Nicole is a DPhil Student who is interested in areas with steep technological growth but lower state involvement - where governance may occur in unexpected places and in forms that are not immediately recognisable.Email: firstname.lastname@example.org
Nicole (Yung Au) is a doctoral candidate at the Oxford Internet Institute. Her research examines how technology influences extra-legal governance by various non-state actors. She is particularly interested in areas with steep technological growth but lower state involvement – where governance may occur in unexpected places and in forms that are not immediately recognisable. Her DPhil is generously funded by the Clarendon Scholarship, St Antony’s Warden’s Scholarship, and the Rotary Global Scholar Fund.
Nicole holds a MSc in Sociology from the University of Oxford where she received the A.H. Halsey Prize for highest overall grade in the department. Her dissertation, which received a distinction, was a micro-level examination of the variation in governance by insurgencies in the Karen State, Burma. Outside of academia, she has an interest in how research can inform policy and has worked in various civil society groups and research clusters including, examining non-governmental and ethnic organisations deemed illicit in both the Burmese and Chinese borderlands, as well as contributing to a global rebel governance database. She has also worked with male and transgender sex workers in Hong Kong/the borders and collaborated on the first publicly available database on this community in Hong Kong prisons.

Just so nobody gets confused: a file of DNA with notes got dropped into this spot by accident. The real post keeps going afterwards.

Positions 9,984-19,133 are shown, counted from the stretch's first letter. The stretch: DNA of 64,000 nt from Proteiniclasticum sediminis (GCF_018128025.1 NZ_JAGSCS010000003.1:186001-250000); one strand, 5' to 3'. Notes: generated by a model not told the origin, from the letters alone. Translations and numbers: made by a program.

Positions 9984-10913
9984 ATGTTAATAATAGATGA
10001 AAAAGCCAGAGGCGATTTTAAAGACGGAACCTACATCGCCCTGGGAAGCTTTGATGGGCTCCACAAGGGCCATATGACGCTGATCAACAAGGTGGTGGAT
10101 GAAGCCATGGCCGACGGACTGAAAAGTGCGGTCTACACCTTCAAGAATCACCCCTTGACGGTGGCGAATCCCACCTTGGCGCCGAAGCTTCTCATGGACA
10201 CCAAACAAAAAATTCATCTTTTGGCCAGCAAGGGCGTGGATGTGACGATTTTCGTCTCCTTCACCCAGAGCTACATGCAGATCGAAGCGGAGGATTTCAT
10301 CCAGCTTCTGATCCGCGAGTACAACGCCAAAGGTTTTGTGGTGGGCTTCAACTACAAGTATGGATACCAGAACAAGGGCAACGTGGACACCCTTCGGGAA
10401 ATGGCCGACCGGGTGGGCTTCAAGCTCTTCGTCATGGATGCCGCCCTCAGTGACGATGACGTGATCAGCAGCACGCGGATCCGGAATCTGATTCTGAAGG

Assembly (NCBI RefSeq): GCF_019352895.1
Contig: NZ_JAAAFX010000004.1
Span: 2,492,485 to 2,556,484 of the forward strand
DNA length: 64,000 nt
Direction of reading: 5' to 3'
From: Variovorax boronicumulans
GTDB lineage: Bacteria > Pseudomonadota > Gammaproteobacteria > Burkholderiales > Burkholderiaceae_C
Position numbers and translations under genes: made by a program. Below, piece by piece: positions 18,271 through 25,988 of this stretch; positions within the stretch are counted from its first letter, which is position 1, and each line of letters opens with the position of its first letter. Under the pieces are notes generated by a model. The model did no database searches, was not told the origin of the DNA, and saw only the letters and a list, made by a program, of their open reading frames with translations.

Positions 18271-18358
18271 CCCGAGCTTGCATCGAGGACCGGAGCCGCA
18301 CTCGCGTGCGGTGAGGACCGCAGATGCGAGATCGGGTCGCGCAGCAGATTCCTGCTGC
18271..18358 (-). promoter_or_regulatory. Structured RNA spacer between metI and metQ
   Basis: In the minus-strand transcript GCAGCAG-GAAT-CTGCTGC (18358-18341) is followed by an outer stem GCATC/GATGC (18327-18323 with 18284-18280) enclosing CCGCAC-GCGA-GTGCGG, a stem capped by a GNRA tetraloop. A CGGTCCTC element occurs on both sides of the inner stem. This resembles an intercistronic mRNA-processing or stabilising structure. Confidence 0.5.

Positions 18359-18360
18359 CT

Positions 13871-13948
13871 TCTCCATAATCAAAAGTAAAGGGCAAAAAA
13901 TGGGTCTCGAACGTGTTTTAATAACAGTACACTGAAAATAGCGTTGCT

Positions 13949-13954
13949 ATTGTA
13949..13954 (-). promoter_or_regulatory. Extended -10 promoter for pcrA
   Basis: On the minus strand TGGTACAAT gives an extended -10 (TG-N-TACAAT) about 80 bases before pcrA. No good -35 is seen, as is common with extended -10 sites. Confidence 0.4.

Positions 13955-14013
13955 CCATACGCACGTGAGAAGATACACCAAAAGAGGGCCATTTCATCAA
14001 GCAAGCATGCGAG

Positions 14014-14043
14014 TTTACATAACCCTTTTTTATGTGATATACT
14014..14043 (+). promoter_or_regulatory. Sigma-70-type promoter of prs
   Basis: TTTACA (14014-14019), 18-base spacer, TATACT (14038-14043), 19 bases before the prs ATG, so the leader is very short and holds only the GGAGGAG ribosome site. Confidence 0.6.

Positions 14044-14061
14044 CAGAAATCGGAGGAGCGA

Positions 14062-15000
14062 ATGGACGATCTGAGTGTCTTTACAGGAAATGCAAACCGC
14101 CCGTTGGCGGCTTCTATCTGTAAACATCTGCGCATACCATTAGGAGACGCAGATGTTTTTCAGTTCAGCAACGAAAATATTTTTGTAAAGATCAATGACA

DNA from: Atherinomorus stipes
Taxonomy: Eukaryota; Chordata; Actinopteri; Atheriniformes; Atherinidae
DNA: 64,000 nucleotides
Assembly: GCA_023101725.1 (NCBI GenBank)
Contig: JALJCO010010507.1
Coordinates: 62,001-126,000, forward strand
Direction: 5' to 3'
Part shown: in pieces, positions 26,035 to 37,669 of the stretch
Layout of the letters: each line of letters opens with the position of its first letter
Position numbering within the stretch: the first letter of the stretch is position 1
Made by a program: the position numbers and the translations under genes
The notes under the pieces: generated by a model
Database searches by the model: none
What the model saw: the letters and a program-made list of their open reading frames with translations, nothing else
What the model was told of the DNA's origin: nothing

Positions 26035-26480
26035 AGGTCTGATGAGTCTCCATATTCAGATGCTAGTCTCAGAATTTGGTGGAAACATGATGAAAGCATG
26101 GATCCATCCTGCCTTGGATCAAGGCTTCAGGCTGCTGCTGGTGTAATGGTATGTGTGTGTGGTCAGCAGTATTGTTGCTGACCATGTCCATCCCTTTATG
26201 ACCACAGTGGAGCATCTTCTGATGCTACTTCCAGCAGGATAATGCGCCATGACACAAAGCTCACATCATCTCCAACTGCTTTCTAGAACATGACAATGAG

Extra-legal governance, alternative governance, technological growth, subversive technology, dual-use technology, violent non-state actors (VNSA), areas of limited statehood, conflict, natural experiments
Supervisor at OII